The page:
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Sending stem cells back in time

Scientists at the University of Central Florida have devised a creative way to obtain stem cells with embryonic properties -- by coaxing mesenchymal stem cells (MSCs) to return to their roots, and display embryonic qualities. To achieve this, linkurl:Angel Alvarez;http://sugaya.ucf.edu/members.html and his co-author Kiminobu Sugaya "dedifferentiated" MSCs by over expression of the ESC gene nanog, using gene transfection. The resulting cells developed a reduced size and formed cellular

Alison McCook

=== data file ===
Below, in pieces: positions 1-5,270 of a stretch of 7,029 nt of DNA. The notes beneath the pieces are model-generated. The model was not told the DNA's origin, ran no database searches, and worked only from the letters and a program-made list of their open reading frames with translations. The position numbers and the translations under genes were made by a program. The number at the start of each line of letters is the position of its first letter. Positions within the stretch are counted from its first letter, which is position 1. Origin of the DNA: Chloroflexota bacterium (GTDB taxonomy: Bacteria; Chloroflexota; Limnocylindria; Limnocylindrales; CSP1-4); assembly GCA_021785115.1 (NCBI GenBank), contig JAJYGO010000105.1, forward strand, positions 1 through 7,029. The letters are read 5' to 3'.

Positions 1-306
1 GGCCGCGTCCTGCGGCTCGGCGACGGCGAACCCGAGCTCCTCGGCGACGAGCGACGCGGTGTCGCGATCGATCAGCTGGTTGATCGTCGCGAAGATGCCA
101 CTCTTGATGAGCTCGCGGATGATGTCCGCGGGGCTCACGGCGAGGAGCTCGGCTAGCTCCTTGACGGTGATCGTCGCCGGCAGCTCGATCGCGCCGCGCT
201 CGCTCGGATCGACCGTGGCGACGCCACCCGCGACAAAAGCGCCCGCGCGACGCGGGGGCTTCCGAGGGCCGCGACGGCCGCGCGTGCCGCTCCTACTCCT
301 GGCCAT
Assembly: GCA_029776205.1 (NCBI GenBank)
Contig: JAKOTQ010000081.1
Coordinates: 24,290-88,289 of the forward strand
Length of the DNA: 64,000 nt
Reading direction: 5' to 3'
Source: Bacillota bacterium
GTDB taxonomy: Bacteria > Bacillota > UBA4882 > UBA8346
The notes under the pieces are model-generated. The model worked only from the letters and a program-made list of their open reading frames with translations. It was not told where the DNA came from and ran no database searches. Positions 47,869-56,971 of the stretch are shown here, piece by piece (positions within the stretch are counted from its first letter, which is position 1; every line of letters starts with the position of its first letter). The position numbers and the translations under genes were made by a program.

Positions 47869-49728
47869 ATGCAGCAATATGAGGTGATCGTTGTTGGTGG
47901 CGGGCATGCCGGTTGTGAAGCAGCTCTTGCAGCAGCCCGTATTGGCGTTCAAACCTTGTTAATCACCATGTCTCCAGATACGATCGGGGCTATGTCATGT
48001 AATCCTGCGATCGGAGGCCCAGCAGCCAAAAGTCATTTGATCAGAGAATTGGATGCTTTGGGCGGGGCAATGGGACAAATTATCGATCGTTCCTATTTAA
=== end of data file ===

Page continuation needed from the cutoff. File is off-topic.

Scientists at the University of Central Florida have devised a creative way to obtain stem cells with embryonic properties -- by coaxing mesenchymal stem cells (MSCs) to return to their roots, and display embryonic qualities. To achieve this, linkurl:Angel Alvarez;http://sugaya.ucf.edu/members.html and his co-author Kiminobu Sugaya "dedifferentiated" MSCs by over expression of the ESC gene nanog, using gene transfection. The resulting cells developed a reduced size and formed cellular clusters, a similar pattern to that seen in embryoid bodies and ESCs. These transfected cells also expressed ESC markers such as oct4 and TRA-160 for up to 11 months in culture, and proliferated at a higher rate. Importantly, the cells also had the potential to differentiate into neurons and astrocytes. Alvarez told me during his poster presentation last night during this year?s linkurl:Keystone meeting;http://www.keystonesymposia.org/Meetings/ViewMeetings.cfm?MeetingID=786 on stem cells that the process is, in some respects, taking MSCs back in time. He added that...

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